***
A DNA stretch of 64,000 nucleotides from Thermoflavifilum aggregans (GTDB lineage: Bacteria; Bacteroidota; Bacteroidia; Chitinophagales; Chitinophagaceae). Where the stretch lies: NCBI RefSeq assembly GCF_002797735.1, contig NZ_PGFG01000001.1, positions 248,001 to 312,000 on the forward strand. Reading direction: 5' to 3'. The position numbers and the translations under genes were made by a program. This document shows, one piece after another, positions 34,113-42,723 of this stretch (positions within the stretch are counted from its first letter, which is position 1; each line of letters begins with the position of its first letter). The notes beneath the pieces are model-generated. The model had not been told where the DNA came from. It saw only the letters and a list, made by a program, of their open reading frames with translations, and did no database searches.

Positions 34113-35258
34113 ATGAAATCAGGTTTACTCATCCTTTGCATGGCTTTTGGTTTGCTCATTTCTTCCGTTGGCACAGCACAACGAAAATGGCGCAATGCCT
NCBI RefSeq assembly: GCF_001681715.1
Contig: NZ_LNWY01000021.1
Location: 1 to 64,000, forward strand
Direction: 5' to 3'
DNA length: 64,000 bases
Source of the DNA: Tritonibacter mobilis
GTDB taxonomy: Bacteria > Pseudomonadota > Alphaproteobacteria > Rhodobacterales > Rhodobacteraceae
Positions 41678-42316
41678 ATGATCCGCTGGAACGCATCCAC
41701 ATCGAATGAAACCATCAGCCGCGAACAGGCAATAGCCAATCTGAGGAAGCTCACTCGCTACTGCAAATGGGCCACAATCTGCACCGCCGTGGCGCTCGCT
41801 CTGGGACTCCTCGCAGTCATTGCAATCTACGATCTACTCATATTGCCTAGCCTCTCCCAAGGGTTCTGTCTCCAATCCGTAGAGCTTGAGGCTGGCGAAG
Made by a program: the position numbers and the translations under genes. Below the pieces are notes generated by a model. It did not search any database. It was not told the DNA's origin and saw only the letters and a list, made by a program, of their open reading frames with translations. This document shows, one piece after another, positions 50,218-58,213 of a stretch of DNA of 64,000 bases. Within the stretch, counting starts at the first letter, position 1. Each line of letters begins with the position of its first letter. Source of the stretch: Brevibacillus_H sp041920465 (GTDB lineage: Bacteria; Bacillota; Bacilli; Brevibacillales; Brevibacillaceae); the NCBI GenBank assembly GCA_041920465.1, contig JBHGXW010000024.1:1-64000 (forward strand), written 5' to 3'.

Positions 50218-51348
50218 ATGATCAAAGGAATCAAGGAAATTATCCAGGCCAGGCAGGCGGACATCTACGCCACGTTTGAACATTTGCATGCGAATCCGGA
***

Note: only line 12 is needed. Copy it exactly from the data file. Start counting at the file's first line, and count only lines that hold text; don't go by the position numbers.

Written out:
41678 ATGATCCGCTGGAACGCATCCAC